It hurts, all this. ~ Sherlock Holmes

All this hurts. ~ Sherlock Holmes, Elementary

All this hurts.

On the TV series, Elementary, Sherlock Holmes explains to Agatha why he cannot donate his sperm so she can have a baby with his DNA and, hopefully, his gifts.

Sherlock: You’re right. I am… remarkable. That’s precisely why I can’t help you.

Agatha: What does being amazing have to do…

Sherlock: No no. I didn’t say I was amazing. I said I was remarkable.

The things that I do, the things that you care about, you think I do them because I am a good person. I do them because it would hurt too much not to.

Agatha: Because you’re a good person.

Sherlock: No, it hurts, Agatha. All this. (points outside, to the world) Everything I see, everything I hear, touch, smell; the conclusions that I’m able to draw, the things that are revealed to me…

The ugliness.

My work focuses me. It helps. You say that I am using my gifts. I say I’m just treating them.

So I cannot, in good conscience, pass all of that onto someone else.

Sorry.

Elementary
Season 3, Episode 18

There is a startling truth in this, an insight … which hurts.

It’s not that I don’t see the beauty. I do. “All this” is, also, amazing.

But on both a universal level, and a personal one, “all this” has also felt… off kilter. Not right. Unjust. “All this” needs to be set straight. Askew hurts.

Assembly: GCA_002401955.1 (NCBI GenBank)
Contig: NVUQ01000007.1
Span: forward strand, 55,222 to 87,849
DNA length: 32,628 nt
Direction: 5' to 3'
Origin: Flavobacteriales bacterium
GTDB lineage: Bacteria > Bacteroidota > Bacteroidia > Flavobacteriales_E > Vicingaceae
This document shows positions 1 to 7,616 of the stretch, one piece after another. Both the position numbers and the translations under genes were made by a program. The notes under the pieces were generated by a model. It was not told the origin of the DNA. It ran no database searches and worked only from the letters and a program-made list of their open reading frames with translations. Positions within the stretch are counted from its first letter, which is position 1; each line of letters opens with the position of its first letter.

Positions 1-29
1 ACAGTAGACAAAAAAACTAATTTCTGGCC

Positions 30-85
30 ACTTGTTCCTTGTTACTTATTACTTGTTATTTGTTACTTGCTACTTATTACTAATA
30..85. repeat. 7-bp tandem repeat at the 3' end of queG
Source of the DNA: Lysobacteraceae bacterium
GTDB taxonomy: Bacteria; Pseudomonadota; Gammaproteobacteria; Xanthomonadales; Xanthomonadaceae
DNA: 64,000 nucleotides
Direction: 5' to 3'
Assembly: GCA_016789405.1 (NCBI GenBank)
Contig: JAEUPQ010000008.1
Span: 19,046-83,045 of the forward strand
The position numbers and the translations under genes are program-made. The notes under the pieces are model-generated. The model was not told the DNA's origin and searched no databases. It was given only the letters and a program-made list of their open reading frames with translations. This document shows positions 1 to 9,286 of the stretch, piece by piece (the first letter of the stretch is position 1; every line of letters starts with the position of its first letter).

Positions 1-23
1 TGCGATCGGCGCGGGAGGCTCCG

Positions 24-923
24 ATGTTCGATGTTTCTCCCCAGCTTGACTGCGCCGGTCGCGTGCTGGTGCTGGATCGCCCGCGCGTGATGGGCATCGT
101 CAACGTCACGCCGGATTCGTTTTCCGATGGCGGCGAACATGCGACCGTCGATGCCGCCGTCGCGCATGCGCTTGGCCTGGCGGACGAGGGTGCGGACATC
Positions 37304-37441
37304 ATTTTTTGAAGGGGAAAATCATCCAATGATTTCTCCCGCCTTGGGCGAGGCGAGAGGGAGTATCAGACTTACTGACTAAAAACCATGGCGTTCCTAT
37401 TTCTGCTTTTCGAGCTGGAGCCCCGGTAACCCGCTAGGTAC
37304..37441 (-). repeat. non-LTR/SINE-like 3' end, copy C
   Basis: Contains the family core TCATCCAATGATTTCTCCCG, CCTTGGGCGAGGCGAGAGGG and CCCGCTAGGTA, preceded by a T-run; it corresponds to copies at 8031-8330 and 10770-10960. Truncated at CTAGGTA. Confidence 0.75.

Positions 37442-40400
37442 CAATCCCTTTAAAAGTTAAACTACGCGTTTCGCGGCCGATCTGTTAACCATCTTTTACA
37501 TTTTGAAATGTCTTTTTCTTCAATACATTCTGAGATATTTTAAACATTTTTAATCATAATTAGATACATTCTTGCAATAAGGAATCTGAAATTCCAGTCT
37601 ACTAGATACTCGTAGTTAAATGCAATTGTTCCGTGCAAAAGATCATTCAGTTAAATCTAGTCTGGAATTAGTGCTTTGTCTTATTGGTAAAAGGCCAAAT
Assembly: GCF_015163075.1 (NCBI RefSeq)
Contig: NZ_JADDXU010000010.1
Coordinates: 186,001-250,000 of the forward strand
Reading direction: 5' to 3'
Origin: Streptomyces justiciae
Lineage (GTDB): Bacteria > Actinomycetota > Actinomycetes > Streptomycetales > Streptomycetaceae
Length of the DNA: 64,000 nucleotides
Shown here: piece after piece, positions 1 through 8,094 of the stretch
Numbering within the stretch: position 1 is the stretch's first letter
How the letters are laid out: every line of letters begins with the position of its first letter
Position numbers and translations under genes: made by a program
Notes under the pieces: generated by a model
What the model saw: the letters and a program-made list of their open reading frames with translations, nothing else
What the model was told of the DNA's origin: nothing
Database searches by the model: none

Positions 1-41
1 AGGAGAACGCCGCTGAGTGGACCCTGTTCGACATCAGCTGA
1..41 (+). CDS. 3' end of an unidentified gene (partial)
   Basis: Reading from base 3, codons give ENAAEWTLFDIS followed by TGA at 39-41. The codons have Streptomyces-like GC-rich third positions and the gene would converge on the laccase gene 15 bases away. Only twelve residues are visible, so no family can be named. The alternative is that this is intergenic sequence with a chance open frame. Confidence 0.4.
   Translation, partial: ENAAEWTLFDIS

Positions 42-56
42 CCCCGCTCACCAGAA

And so, I photograph, to capture the beauty others might not see. I write: sometimes to express the beauty, or, so it seems.

Not always. Often there is far too much anger and hubris in my writing, too much hurt for it to be about beauty. In this passage from Elementary, I sense what lies underneath my activity, using my gifts, is a battle with the ugliness, the out-of-kilter, the unjust… the hurt.

I have allowed myself to think I’m battling on behalf of others. Really, it’s a battle within myself. Not for myself. Within myself.

This passage provides a deeper exploration of Johnny Lee Miller’s portrayal of Sherlock Holmes, especially the character’s substance abuse issues. It implies a reply to the question people sometimes ask of the addict: “You’re so smart, and have so much going for you. How did you ever let yourself become an addict?” Because there are just two ways to deal with such a hurt: become numb. Or work through it and focus on something else. No matter which path is taken, the pain ultimately remains. If I focus on the hurt, I will eventually choose numbness.

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